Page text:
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Low-velocity shocks: signatures of turbulent dissipation in diffuse irradiated gas

Lesaffre, P. and des Forêts, G. Pinneau and Godard, B. and Guillard, P. and Boulanger, F. and Falgarone, E. (2013) Low-velocity shocks: signatures of turbulent dissipation in diffuse irradiated gas. Astronomy and Astrophysics, 550 . Art. No. A106. ISSN 0004-6361.

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Context. Large-scale motions in galaxies (supernovae explosions, galaxy collisions, galactic shear etc.) generate turbulence, which allows a fraction of the available kinetic energy to cascade down to small scales before it is dissipated. Aims. We establish and quantify the diagnostics of turbulent dissipation in mildly irradiated diffuse gas in the specific context of shock structures. Methods. We incorporated the basic physics of photon-dominated regions into a state-of-the-art steady-state shock code. We examined the chemical and emission properties of mildly irradiated (G_0 = 1) magnetised shocks in diffuse media (n_H = 10^2 to 10^4 cm^(-3)) at low- to moderate velocities (from 3 to 40 km s^(-1)). Results. The formation of some molecules relies on endoergic reactions. Their abundances in J-type shocks are enhanced by several orders of magnitude for shock velocities as low as 7 km s^(-1). Otherwise most chemical properties of J-type shocks vary over less than an order of magnitude between velocities from about 7 to about 30 km s^(-1), where H_2 dissociation sets in. C-type shocks display a more gradual molecular enhancement with increasing shock velocity. We quantified the energy flux budget (fluxes of kinetic, radiated and magnetic energies) with emphasis on the main cooling lines of the cold interstellar medium. Their sensitivity to shock velocity is such that it allows observations to constrain statistical distributions of shock velocities. We fitted various probability distribution functions (PDFs) of shock velocities to spectroscopic observations of the galaxy-wide shock in Stephan’s Quintet and of a Galactic line of sight which samples diffuse molecular gas in Chamaeleon. In both cases, low velocities bear the greatest statistical weight and the PDF is consistent with a bimodal distribution. In the very low velocity shocks (below 5 km s^(-1)), dissipation is due to ion-neutral friction and it powers H_2 low-energy transitions and atomic lines. In moderate velocity shocks (20 km s^(-1) and above), the dissipation is due to viscous heating and accounts for most of the molecular emission. In our interpretation a significant fraction of the gas in the line of sight is shocked (from 4% to 66%). For example, C^+ emission may trace shocks in UV irradiated gas where C^+ is the dominant carbon species. Conclusions. Low- and moderate velocity shocks are important in shaping the chemical composition and excitation state of the interstellar gas. This allows one to probe the statistical distribution of shock velocities in interstellar turbulence.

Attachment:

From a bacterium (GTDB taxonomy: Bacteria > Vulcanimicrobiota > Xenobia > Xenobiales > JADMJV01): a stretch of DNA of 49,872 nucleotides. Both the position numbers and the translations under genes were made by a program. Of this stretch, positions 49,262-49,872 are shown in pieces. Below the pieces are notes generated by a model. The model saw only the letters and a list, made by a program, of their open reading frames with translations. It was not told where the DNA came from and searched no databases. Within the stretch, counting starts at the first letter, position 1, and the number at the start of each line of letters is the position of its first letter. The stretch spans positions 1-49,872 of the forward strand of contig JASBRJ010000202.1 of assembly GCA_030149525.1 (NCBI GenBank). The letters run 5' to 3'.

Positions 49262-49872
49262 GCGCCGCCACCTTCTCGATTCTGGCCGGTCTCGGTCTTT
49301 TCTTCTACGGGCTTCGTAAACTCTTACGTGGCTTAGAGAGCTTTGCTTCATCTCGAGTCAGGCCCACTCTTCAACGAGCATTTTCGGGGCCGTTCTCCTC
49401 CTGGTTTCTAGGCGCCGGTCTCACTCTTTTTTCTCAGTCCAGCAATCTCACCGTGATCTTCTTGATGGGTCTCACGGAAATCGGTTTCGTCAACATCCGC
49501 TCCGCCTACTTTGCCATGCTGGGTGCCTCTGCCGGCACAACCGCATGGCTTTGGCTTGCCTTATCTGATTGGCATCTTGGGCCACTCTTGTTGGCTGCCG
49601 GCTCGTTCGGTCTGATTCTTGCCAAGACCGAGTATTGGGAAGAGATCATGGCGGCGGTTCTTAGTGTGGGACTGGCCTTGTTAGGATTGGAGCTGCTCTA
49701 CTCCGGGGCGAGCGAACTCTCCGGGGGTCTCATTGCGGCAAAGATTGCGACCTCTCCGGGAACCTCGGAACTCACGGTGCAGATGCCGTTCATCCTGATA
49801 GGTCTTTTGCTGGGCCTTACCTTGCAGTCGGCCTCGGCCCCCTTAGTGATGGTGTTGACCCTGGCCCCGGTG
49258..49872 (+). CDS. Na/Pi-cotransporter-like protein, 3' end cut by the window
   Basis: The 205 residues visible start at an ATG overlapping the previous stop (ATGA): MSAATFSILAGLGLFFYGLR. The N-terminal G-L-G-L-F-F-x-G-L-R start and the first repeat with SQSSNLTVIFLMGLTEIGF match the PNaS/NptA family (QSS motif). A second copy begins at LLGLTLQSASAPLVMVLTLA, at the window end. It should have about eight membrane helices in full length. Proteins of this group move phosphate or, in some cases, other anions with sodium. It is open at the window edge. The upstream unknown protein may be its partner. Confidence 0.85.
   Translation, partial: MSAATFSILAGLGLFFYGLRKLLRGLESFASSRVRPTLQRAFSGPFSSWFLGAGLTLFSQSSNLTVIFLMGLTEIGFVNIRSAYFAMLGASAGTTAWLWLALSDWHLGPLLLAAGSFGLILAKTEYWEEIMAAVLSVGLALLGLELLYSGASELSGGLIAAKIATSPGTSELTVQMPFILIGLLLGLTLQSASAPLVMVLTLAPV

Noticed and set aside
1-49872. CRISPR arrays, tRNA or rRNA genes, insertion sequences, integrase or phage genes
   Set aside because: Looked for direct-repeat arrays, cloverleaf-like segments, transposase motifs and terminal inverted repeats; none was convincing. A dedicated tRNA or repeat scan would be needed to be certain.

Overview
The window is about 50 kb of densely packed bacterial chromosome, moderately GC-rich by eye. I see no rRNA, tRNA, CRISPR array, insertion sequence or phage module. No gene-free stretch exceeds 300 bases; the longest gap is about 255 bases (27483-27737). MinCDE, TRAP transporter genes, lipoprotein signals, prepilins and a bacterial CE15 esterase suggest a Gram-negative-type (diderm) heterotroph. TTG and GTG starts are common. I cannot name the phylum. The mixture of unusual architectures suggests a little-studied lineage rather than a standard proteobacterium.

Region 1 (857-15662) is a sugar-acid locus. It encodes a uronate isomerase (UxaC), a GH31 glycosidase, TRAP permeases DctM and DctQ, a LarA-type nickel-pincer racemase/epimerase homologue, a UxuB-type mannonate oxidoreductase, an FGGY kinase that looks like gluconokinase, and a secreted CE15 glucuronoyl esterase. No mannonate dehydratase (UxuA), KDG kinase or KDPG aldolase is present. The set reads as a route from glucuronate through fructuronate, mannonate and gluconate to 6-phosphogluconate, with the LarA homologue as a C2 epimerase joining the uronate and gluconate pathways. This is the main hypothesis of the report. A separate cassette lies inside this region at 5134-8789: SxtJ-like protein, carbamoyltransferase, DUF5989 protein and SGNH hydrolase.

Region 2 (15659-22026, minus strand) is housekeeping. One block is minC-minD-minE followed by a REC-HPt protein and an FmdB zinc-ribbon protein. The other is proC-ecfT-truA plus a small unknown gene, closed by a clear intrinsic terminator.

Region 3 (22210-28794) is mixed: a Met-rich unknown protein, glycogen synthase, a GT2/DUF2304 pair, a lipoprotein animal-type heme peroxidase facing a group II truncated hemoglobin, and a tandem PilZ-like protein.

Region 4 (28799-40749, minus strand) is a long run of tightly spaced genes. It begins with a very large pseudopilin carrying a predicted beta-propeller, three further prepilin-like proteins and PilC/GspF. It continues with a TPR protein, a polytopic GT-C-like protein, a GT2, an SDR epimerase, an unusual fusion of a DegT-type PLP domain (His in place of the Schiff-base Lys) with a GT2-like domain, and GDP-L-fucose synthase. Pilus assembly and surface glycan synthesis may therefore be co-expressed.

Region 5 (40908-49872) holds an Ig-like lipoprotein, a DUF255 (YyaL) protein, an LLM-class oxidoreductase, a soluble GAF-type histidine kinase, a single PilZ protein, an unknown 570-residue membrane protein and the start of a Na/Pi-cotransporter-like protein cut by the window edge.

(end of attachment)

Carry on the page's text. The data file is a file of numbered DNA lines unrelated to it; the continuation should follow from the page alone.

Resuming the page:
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Guillard, P.0000-0002-2421-1350
Additional Information:© 2013 ESO. Article published by EDP Sciences. Received 30 June 2012. Accepted 5 November 2012. Published online 04 February 2013. P.L., E.F., and B.G. acknowledge support from SCHISM A.N.R.. We thank Maryonne Gerin and Antoine Gusdorf for comments on the manuscript. We thank the anonymous referee for his/her comments, which improved the readability of the paper.
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Subject Keywords:shock waves; astrochemistry; ISM: molecules; ISM: kinematics and dynamics; ISM: abundances
Record Number:CaltechAUTHORS:20130403-153936187
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Official Citation:Low-velocity shocks: signatures of turbulent dissipation in diffuse irradiated gas A106 P. Lesaffre, G. Pineau des Forêts, B. Godard, P. Guillard, F. Boulanger and E. Falgarone Published online: 4 February 2013 DOI:
Usage Policy:No commercial reproduction, distribution, display or performance rights in this work are provided.
ID Code:37751
Deposited By: Ruth Sustaita
Deposited On:04 Apr 2013 15:23
Last Modified:09 Mar 2020 13:18

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